The Maze Agency 19 (March 1991)

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Barr tries to do something really big with Gabe and Jen this issue in their personal life. He sort of hints at it throughout, then reveals it in the finale. It’s not much of a development as Barr seems to be forcing it to fit the Christmas theme.

The mystery this issue is fairly lame. There’s an association of amateur private detectives and they hire Gabe, Jen and Jen’s rival to solve some year old murder. The investigation of the actual crime–being a year late–is weak. Worse, Barr focuses on the rivalry between Jen and her rival more than the case. Maybe he knew it was weak too.

Rob Davis’s pencils are particularly tepid. He does take the time to make sure Jen’s got an upset expression when her rival’s around, but there’s nothing else to it.

The comic feels tired. Not exhausted, run out. Barr’s on empty.

CREDITS

The Adventure of the Mystery League; writer, Mike W. Barr; penciller, Rob Davis; inker, John Tighe; colorists, Susan Glod and Michelle Basil; letterer, Vickie Williams; editor, David Campiti; publisher, Innovation Publishing.

Ultimate Spider-Man 129 (February 2009)

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Oh, come on, Bendis… good grief.

So, Bendis finally gets around to giving Peter and Mary Jane an excellent circle of friends to hang out with–Kong, Kitty, Johnny, Gwen–and then it turns out the end is near because this issue is an Ultimatum tie-in. And there’s a great bit with Johnny crushing on Jessica Drew, who’s back in New York for whatever reason.

The issue’s upsetting because, as usual, it does show Bendis can write. Great scenes for Johnny, great ones for Peter and Mary Jane. The school principal freaking about Gwen isn’t so great, but it’s okay. Bendis doesn’t seem to know what to do with May since she’s found out Peter’s Spider-Man.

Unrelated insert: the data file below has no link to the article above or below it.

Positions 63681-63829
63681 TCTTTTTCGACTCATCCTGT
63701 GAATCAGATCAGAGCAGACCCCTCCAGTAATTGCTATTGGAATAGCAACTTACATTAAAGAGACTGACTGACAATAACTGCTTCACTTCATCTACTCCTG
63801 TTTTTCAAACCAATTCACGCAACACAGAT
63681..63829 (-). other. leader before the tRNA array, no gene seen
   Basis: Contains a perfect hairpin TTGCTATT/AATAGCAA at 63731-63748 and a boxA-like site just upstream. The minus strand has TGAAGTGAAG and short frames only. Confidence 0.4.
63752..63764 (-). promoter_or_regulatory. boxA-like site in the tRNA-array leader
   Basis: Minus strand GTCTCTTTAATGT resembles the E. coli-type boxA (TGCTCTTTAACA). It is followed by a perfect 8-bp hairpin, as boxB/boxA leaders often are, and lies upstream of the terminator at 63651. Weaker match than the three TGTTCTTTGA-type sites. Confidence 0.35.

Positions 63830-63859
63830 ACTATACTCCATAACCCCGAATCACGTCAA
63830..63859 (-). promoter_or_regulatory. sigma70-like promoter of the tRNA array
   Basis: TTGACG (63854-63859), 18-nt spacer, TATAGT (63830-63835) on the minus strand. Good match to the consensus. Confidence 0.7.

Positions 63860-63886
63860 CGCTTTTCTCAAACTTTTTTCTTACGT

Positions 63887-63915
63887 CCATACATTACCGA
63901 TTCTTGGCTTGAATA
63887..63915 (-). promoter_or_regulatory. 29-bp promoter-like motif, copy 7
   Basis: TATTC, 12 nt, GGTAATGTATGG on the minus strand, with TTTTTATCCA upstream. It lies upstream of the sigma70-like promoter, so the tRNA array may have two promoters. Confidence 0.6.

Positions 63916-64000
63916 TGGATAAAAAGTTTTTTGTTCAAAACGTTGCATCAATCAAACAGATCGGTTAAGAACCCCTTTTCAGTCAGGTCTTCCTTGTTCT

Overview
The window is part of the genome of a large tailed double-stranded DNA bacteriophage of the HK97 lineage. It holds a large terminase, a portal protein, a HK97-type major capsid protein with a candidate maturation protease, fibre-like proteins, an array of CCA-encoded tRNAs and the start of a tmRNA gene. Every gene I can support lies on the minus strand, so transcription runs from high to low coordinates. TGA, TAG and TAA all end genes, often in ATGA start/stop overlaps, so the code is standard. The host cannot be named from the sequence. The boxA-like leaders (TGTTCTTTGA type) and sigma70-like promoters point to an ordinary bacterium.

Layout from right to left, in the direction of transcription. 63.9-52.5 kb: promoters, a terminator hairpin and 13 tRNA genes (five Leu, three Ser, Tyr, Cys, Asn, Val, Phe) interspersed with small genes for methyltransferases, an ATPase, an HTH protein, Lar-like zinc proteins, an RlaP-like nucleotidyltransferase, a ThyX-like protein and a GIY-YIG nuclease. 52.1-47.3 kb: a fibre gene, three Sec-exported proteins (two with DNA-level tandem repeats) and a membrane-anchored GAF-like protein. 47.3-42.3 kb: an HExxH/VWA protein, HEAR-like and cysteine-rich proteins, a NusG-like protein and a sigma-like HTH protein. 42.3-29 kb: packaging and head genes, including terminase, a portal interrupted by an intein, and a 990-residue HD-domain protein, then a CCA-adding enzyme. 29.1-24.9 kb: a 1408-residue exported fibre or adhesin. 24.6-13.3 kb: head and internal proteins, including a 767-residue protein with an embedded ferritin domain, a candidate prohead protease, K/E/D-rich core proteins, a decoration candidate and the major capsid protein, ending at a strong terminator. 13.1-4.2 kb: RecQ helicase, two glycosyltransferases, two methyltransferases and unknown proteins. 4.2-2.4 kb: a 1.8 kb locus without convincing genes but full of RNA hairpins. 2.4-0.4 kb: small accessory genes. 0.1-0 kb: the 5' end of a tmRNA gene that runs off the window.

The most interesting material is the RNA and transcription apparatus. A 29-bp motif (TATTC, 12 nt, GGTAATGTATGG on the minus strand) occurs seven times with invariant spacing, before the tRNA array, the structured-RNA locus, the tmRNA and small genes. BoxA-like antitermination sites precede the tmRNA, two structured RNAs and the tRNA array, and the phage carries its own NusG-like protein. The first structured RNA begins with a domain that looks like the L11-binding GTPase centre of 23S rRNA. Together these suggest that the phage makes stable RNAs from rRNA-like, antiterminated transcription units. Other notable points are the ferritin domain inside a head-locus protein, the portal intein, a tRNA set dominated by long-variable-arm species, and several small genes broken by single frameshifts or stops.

But where’s it going? Into a crossover event. No good ever comes out of a crossover event and Bendis always takes forever to right his course after the series gets upset.

Bummer.

CREDITS

Writer, Brian Michael Bendis; penciller, Stuart Immonen; inker, Wade von Grawbadger; colorist, Justin Ponsor; letterer, Cory Petit; editors, Lauren Sankovitch and Mark Paniccia; publisher, Marvel Comics.

Kiss Me, Satan 1 (September 2013)

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I can’t believe I’m going to make this complaint–writer Victor Gischler has way too much structure for the first issue of Kiss Me, Satan. At least at the beginning.

He adopts a three act structure for the issue. He introduces protagonist Barnabas Black–apparently some kind of fallen angel trying to get back into Heaven–on the run from some demons. Except Barnabas isn’t the focus of the issue, but the leader of the werewolf pack.

Gischler gets to him and his problems in the second act. The third act is bringing everything together.

The comic is best when Barnabas isn’t around, especially when he’s not narrating. Gischler doesn’t do well with the narration; he makes it all sound hackneyed, but he and artist Juan Ferreyra are able to sell the rest.

Satan’s fast and often funny. But having a boring character for a protagonist’s never a good thing.

B 

CREDITS

Writer, Victor Gischler; artist, Juan Ferreyra; colorists, Eduardo Ferreyra and Juan Ferreyra; letterer, Nate Piekos; editors, Shantel LaRocque and Daniel Chabon; publisher, Dark Horse Comics.

Todd, The Ugliest Kid on Earth 5 (September 2013)

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Todd is back and, wow, how he’s back. Having a successful limited series turn into an ongoing has apparently emboldened Perker and Kristensen. They don’t just continue their existing story, they take it up a bunch of notches.

There’s a lot about higher American culture–Charlie Rose, Tom Wolfe, PBS–but there’s also a bunch of digs at comic book culture. They brazenly go after Marvel. It’s all for fun… in a way, but the digs into Marvel readers? Those are serious. As is the absurdity of Marvel trying to hire Tom Wolfe to write a Wolverine comic.

That plot is just one of a few. There’s also the nut job cop trying to hire black officers, which is amazing stuff, and Todd’s new “sister” and how she fits into the family.

Not to mention the awesome opening set to It Was a Very Good Year. Perker and Kristensen rock.

CREDITS

Writers, M.K. Perker and Ken Kristensen; artist, Perker; colorist, Sedat Gosterikli; letterer, Pat Brosseau; publisher, Image Comics.

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